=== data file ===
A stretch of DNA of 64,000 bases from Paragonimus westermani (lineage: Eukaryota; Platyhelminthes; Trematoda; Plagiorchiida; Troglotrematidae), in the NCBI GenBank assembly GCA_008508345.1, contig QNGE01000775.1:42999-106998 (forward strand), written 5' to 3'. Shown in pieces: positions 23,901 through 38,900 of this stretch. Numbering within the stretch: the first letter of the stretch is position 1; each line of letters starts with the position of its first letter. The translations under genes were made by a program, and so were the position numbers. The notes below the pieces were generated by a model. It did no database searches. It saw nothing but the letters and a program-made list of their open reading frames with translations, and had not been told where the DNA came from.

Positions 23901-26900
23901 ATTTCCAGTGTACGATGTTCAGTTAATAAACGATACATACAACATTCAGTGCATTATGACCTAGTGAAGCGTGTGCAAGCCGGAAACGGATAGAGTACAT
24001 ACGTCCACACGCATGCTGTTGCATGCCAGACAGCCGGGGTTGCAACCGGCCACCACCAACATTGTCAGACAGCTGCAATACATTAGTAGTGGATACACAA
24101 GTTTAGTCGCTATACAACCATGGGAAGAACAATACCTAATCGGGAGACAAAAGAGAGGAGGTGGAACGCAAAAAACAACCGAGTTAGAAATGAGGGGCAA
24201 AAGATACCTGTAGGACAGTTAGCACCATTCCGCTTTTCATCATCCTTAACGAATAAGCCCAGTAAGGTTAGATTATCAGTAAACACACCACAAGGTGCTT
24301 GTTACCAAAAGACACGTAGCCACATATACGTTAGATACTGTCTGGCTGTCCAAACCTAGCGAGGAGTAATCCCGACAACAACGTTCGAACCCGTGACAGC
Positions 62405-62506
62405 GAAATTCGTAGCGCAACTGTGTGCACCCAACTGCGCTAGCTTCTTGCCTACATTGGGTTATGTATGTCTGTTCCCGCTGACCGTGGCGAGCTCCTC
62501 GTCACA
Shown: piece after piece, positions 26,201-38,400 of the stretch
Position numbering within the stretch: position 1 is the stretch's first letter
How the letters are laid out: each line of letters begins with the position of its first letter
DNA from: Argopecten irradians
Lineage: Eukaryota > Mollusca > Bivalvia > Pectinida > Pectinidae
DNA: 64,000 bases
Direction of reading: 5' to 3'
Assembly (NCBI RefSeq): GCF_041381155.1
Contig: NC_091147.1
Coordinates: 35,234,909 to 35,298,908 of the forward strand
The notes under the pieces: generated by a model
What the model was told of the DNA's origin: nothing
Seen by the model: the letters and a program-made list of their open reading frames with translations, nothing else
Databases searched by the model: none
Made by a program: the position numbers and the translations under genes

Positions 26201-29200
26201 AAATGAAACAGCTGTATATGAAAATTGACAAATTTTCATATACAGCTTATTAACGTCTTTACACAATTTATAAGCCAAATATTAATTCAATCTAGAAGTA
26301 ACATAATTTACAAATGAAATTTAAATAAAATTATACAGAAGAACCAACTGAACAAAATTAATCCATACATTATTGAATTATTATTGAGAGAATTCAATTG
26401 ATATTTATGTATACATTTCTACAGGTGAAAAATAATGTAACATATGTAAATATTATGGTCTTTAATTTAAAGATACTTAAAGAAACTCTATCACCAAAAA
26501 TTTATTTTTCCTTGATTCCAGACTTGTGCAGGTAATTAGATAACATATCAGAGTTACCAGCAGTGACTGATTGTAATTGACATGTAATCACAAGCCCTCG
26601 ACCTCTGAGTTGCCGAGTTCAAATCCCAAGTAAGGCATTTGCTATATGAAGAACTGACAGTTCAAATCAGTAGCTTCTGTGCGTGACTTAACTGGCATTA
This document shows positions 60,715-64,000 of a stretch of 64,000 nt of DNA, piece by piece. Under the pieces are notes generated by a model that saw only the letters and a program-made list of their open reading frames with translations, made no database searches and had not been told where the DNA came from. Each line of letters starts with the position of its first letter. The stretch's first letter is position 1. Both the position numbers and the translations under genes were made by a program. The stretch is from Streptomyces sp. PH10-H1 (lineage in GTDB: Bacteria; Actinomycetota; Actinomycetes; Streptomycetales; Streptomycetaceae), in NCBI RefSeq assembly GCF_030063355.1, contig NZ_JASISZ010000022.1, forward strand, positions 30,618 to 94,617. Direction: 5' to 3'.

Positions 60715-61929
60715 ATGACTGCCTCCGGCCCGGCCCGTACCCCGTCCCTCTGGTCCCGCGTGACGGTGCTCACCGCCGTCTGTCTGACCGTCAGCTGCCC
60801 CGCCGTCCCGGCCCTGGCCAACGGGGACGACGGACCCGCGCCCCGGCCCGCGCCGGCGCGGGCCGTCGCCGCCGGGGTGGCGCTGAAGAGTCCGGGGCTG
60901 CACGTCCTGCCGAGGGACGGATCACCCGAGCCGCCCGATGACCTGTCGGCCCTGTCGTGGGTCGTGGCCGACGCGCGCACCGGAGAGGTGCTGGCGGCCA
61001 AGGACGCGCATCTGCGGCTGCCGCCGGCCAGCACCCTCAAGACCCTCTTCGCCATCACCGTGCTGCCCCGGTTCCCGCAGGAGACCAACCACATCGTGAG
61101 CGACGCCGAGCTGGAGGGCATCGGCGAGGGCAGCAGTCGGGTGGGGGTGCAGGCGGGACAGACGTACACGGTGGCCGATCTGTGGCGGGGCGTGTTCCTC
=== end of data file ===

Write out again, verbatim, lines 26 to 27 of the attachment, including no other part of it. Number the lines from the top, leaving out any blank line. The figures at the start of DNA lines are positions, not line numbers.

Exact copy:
Positions 26201-29200
26201 AAATGAAACAGCTGTATATGAAAATTGACAAATTTTCATATACAGCTTATTAACGTCTTTACACAATTTATAAGCCAAATATTAATTCAATCTAGAAGTA